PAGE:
This post comes from my new friend Cazey Williams who is a blogger based in Richmond, VA. He enjoys Instagramming clouds, overdosing on iced coffee (even in January), and pretending to have a life outside his PhD program. Cazey co-writes a sweet blog called As Told Over Brunch, which you should definitely check out (preferably while eating brunch).
Once upon a college, a millennial matched with a girl via Tinder. Or, if we want this story to be more romantic, he fell in love with the back of her head in a 150-person lecture hall.
Their first date was either a pregame before a party or, if they’re lucky, coffee at the on-campus library paid for by his dining plan. Hopefully they remember their first kiss and they weren’t blacked out. The relationship lasts three months. The hang-up lasts two years.
You didn’t see that ending coming, did you?
We are twenty-somethings born in the Disney Renaissance. Our heroes (both genders) always ended up with their meant-to-be. Maybe there was some confrontation with a monster, but eventually it’s slayed and the villain banished. Afterward, they live happily ever after, forever and ever, amen.
Similarly, I thought my own (love) life would follow a tidy cliché.
Two people meet, they’re irrevocably in love and they both just know it, and here comes the bride. In a summary, I believed in soulmates. And this is coming from a rational person. I study math.
I don’t remember the exact moment I gave this up and abandoned the mantra “if it’s meant to be, it will be.” But I do remember the day I asked my mom if she believed in soulmates.
Some background on my parents: they’ve known each other since childhood. My dad’s dad was a pastor, and my mom’s family went to their church. When my mom was a girl, she knew she liked my dad, but my dad was something of a playboy—as much as a pastor’s son can be. He had another girlfriend. My mom was devastated. She spent a whole weekend crying until—wait for it—an angel visited her in a dream. This angel told my mom she would marry my dad, so stop worrying. So she did. (No, my mom didn’t change her name to Mary II.) And then she and my dad started dating.
And then he proposed to my mom.
And she said no.
Like, Mom, an angel told you to marry Dad, and you said no? What is going on?
My mom: “I was too young.”
True. She was 17.
My dad proposed again a year later. This time she said yes. And now they’re close to celebrating 40 years of marriage.
Back to that conversation where I asked my mom if she believed in soulmates. I’m paraphrasing here, but she basically said, “I love your father, but if I hadn’t married him, I would have married someone else, and I would still be happy. I think we have multiple soulmates.”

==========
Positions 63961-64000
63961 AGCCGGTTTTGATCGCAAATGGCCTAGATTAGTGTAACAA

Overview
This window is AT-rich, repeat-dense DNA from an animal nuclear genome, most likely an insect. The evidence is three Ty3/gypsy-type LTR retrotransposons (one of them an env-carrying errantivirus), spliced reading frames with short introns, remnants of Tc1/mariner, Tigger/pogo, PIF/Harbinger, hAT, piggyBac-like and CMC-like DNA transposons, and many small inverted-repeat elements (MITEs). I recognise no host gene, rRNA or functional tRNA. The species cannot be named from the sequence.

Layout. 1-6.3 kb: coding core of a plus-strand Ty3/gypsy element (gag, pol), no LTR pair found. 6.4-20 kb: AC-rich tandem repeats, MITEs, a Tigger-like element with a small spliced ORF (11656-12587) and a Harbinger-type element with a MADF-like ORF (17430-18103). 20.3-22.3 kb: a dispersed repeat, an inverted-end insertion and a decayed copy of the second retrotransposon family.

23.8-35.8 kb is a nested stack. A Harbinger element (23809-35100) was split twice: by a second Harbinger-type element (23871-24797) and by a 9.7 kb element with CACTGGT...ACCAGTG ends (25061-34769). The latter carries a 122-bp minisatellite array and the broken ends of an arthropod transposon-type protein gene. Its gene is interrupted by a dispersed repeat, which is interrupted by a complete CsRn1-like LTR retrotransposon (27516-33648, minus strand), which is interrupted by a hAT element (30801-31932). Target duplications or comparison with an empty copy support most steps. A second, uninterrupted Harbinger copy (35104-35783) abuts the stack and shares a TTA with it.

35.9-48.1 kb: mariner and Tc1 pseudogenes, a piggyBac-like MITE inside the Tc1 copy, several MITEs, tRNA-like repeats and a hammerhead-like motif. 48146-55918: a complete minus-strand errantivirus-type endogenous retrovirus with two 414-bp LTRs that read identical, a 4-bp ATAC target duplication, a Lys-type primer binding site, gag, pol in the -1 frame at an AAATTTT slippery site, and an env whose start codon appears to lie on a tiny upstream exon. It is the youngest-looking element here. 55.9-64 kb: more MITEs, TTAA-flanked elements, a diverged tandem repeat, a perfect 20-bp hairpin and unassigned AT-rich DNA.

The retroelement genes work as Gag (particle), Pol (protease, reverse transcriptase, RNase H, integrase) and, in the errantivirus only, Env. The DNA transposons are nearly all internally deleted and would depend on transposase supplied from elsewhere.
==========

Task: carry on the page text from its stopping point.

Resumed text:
But, Mom, that’s not how soulmates work! What about the angel???
Gradually, I’ve decided my mom is right. Or maybe half-right. Maybe we don’t have soulmates at all. After all, my aunt is always asking if I’ve met anyone. When I say I haven’t, my mom accuses me of being too picky.
Me: “That’s because I’m waiting on my soulmate, duh.”
Mom: “You need to learn to compromise.”
I don’t know what she’s talking about.
Furthermore, compromise and soulmates seem like mutually exclusive concepts, at least how I define soulmates.
If we are soulmates, then we are just going to go together like ice and coffee, royals and crowns, and flowers and pots.
What do you mean I need to share the sheets; I might get tired of my partner; my beloved is going to do things that aggravate me?
But then you grow up. You like someone and they don’t like you back. Or you both like each other and then one of you falls out of love. Or you like each other, but it’s unequal; one of you is more into it than the other.
None of these happen in the PG fairytales, but they happen in Real Life, otherwise known as adulthood.
We also don’t flirt with royalty on a regular basis, marry into castle estates, or have to kill our uncle to receive our inheritance. Thank gosh on the last. On the former, ooph. I really have a thing for Princess Kate.
That doesn’t mean we can’t find a happy ending. It just means we have to look further than street rats and monarchs’ daughters. And once we meet and have mutual attraction, we have to work on it. A couple is not meant to be; they’re made to be. And we do the making (as opposed to the planet’s movements, love potions, or Disney artists).
And that’s the more compelling love story. It’s what makes an epic versus a fairytale.